My friend, Sarah Goodman from The Hughes Group, participated in the Seattle Iron Girl event that took place this past Sunday, September 10, 2006. She contributed this post:
In marketing we talk about “going the extra mile” to connect with the female consumer and get her to take notice. Although measured in kilometers instead of miles, the Iron Girl 5K/10K in Seattle demonstrated the power of the personal touch in a spectacular way last weekend and it is in large part because of the individual behind the race.
Judy Molnar has directed the Ryka Iron Girl Event Series into its second season, so far growing each event by nearly double. I had heard reports of all the little “details” that Judy infuses into each event, to make it a personal, inspiring experience. Instead of the fierce competition that characterizes older sibling IronMan, the Iron Girl series is designed to be less intense, and focus primarily on promoting a healthy lifestyle for women of all ages and fitness levels. [ed. note: go to Doing Good for more information about IronMan, Iron Girl and for a link to Judy's story.]
As I watched and participated on Sunday I saw how, from start to finish, Judy put her personal touch on each detail of the race. It was not one big thing, but instead the multitude of little touches that impressed me.
Here are a few examples:
- Judy made a note of everyone with a birthday on race day and publicly wished them Happy Birthday by name.
- As the women were lined up ready to start the race, Judy asked those who had never participated in a race before to raise their hands. She then asked those who were more experienced to turn around and give the women behind them a big round of applause.
- Judy recognized the many mother/daughter teams participating, and welcomed the many small smiling faces to their first event. Recognizing all the little girls around me made her theme of passing a love for fitness to the next generation all the more powerful.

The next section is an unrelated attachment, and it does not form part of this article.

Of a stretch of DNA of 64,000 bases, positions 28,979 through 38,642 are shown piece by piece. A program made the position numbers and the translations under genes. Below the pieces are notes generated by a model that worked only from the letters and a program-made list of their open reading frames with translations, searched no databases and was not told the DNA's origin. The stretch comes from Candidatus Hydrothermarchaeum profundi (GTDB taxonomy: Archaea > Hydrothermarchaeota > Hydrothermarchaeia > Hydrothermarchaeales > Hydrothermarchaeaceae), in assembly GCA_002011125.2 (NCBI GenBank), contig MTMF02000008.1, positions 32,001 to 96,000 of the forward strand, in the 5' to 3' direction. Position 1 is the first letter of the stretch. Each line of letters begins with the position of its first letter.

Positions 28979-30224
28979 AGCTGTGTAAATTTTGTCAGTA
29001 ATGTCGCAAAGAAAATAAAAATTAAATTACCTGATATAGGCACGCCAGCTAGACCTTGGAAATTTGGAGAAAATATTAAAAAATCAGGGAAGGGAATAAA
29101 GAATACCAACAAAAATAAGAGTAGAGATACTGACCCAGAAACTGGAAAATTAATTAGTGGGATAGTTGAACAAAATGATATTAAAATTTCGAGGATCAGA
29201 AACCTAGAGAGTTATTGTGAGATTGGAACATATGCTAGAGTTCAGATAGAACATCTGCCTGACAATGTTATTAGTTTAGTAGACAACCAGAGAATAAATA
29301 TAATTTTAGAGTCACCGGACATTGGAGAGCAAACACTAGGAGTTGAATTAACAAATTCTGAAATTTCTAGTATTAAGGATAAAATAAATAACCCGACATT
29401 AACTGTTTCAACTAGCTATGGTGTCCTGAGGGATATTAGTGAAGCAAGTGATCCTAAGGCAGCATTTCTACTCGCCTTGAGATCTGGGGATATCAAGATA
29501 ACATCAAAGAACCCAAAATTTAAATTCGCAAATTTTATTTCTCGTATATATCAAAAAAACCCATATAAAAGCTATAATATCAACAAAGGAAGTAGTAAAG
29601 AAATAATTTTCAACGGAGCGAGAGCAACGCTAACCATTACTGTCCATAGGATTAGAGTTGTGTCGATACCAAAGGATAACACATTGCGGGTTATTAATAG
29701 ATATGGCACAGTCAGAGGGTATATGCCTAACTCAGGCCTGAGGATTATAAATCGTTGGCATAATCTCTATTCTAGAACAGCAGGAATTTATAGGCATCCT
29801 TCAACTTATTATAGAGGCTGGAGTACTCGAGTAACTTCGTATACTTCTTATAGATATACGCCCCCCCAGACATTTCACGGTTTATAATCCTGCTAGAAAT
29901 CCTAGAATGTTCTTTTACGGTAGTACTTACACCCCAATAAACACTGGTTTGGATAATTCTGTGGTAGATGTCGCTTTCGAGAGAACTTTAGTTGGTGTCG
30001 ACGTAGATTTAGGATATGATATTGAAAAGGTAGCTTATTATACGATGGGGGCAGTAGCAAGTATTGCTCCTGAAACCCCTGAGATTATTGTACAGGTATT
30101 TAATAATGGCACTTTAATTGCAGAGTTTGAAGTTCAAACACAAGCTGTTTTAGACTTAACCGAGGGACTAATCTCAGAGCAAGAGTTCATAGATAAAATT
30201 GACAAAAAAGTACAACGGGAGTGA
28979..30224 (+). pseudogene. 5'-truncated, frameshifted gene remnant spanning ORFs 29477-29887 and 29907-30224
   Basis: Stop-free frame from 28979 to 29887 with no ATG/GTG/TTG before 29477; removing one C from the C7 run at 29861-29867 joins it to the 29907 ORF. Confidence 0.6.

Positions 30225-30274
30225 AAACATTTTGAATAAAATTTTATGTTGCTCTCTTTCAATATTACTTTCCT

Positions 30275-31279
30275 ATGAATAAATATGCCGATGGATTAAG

- Before and after the race, women would come up to Judy with questions or concerns about the race logistics or other details. Because each woman’s first name was printed on her race bib, Judy would glance at the bib, and then address the woman by name as she answered her. For those upset by something, the personal touch immediately diffused the situation. I was again astounded at what a difference a first name can make.
- From the starting line salute to the awards ceremony after the event, Judy maintained an approachable demeanor and enthusiastic spirit. She was not so focused on the program that she could not interact personally with each participant, yet was still professional, running an efficient and first class event.
Mother/daughter Iron Girl participants:
After the awards ceremony, I saw many women come up and personally thank Judy for having this event and ask when the next one would be. Judy received lots of positive and probably helpful feedback from women who felt comfortable approaching her and talking with her. I don’t think it was one thing that Judy did to gain this level of respect and camaraderie but instead the many little signs where she “went the extra mile” throughout the event and conveyed the message that she cared a lot!
In today's retail environment, you rarely experience a personal touch as a consumer. As a retailer, you may not know which personal touch will connect with the consumer and differentiate you from the others. But, if you focus on the little things that tell a consumer that you care, they can all add up to a very big difference.